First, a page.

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WASHINGTON — President Obama’s $3.78 trillion budget Wednesday provided fresh evidence that the federal government remains deeply divided over key spending and tax issues and that government appears poised to keep limping along without a broad budget agreement.

Unable to reach agreement to cut spending or raise taxes, that means the federal government is likely to be funded by another “continuing resolution,” or stopgap spending bill, extending the status quo of current spending and tax policies when the next fiscal year starts Oct. 1.

About all that will be clear in the coming weeks is that Capitol Hill lawmakers are once again deadlocked. Three different visions of how government should work are on the table, as Senate Democrats and House Republicans approved their own spending plans last month.

Obama tried to offer some compromise Wednesday, most notably by proposing to slow the annual increases in Social Security benefits. His spending proposal also includes $1 billion to open 15 “manufacturing innovation institutes”; $50 billion for upgrades to roads, bridges and other infrastructure; plus money for 100,000 science and math teachers. It includes more than $4 billion to help secure overseas diplomatic facilities in the aftermath of the fatal Sept. 11 attack in Libya, and $580 million to help fledgling democracies in the post-Arab Spring era.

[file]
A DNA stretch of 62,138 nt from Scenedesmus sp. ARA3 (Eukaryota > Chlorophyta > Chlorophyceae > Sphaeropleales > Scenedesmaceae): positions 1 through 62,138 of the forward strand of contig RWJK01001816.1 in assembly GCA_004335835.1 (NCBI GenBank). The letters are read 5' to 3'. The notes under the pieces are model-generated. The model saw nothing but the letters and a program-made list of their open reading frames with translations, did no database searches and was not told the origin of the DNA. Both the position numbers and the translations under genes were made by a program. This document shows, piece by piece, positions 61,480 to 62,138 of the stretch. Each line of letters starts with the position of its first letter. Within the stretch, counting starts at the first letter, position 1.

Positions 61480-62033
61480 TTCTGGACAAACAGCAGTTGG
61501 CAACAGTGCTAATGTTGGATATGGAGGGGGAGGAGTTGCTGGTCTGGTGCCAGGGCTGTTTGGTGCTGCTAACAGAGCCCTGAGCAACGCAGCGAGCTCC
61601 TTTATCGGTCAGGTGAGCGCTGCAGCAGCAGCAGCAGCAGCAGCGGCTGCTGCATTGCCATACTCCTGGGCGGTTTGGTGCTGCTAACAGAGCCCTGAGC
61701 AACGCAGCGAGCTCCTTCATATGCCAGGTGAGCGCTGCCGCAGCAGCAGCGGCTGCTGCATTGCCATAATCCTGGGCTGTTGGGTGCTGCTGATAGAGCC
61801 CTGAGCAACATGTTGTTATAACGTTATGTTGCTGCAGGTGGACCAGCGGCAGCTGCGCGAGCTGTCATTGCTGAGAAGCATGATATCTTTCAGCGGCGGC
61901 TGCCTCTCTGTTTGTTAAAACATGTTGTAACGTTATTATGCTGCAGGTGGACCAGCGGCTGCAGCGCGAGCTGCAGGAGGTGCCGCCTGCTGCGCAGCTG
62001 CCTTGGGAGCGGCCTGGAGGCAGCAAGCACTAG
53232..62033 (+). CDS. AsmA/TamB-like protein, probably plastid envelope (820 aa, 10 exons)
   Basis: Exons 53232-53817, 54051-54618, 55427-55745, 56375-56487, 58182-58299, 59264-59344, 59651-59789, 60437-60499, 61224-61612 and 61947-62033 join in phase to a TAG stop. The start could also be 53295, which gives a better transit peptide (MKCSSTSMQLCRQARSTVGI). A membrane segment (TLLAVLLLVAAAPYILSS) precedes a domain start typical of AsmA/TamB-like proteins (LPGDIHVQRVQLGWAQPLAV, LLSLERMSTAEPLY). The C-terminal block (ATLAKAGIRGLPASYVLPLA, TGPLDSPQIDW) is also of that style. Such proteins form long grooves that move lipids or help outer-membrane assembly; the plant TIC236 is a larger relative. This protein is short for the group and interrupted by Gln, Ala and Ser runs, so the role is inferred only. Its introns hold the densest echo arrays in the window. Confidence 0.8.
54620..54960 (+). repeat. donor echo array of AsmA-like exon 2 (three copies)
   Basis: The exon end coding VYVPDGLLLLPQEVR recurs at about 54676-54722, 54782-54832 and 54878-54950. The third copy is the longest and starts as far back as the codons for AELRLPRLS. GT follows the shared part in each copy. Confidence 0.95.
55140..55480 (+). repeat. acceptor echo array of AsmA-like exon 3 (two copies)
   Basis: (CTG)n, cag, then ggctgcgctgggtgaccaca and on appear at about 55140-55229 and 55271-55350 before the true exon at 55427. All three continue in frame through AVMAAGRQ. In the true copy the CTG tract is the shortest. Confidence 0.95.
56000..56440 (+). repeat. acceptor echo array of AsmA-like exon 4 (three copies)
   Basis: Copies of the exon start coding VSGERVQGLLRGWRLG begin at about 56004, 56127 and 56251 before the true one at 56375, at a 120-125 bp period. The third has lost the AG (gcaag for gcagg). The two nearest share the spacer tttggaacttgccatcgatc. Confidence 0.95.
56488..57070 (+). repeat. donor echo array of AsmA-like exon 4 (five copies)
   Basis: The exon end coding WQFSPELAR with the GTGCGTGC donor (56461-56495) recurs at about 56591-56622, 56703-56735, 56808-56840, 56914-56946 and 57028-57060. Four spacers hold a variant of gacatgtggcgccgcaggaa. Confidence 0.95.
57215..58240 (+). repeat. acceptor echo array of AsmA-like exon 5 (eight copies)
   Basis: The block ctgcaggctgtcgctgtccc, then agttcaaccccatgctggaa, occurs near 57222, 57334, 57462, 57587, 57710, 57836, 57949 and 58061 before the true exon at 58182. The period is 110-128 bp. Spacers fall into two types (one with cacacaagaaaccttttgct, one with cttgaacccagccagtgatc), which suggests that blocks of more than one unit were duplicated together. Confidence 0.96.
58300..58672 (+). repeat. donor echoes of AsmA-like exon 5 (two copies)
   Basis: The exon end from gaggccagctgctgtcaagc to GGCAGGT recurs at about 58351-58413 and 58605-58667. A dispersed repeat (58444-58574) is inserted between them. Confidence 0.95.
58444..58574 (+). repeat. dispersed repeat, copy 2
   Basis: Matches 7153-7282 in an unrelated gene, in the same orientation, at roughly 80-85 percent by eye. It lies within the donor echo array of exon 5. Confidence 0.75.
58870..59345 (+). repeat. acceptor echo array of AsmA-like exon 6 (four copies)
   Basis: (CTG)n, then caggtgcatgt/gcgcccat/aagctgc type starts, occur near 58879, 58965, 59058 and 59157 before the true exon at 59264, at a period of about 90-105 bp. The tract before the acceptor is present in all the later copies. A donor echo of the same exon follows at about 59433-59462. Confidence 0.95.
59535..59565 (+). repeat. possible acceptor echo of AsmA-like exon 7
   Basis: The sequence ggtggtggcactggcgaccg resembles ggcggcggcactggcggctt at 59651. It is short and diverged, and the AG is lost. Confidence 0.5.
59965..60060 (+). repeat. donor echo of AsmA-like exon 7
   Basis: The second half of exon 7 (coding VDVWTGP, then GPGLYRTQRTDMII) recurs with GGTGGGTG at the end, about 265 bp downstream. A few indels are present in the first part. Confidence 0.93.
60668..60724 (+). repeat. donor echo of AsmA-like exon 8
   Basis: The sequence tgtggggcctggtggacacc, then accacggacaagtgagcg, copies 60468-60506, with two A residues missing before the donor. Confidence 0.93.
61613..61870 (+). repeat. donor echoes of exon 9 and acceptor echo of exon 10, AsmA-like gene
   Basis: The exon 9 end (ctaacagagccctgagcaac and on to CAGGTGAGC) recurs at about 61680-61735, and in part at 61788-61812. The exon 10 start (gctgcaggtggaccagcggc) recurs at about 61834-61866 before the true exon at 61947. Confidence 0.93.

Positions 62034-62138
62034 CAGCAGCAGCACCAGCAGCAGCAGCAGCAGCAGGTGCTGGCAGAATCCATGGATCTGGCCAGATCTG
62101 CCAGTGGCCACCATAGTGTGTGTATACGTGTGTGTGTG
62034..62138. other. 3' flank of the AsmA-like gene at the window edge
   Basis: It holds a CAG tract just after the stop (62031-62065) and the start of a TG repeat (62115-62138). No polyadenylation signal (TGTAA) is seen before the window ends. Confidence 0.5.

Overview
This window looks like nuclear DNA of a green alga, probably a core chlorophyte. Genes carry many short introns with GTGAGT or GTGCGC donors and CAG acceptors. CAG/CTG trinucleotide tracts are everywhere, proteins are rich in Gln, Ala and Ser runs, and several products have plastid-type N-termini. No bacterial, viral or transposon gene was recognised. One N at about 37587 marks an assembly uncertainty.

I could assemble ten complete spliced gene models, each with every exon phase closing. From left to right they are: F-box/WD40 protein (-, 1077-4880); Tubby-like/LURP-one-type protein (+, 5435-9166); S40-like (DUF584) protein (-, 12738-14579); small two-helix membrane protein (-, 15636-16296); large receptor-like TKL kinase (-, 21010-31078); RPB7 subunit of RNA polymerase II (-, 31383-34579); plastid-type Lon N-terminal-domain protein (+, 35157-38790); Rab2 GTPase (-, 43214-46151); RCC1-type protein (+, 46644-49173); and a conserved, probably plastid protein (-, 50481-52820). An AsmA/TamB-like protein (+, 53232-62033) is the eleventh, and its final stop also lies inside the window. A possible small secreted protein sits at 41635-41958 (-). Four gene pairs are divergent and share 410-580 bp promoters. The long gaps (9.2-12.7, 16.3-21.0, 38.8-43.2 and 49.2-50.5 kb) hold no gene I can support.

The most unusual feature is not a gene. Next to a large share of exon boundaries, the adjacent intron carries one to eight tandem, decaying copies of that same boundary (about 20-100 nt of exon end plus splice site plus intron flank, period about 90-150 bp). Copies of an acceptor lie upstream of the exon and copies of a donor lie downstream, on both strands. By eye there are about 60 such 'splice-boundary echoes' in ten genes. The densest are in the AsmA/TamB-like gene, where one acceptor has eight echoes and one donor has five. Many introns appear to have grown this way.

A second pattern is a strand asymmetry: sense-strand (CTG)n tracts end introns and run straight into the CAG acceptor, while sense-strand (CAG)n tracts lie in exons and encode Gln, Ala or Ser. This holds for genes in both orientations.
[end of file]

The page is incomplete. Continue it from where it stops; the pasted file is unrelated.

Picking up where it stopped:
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It also calls for a $75 billion preschool program for low- and moderate-income 4-year-olds, financed by raising the federal tax on cigarettes to $1.95 a pack from $1.01.

To stem the deficit, Obama wants to raise $580 billion in taxes from the wealthy. He’d raise taxes by requiring households with incomes of more than $2 million to pay at least 30 percent of their income in taxes. He’d limit tax deductions for the wealthiest 2 percent, including prohibiting individuals from accumulating more than $3 million in tax-deferred retirement accounts.

One surprise in his budget was a plan to rework the estate tax and return it largely to 2009 levels. As part of the New Year’s Day deal that raised the top tax bracket for the richest Americans, Obama set the top tax rate for estates at 40 percent, and set the per-person exemption from the estate tax at a very high $5.25 million. But in his budget, the president seeks to claw that back by 2018, lowering the exemption rate to $3.5 million and raising the top tax rate to 45 percent.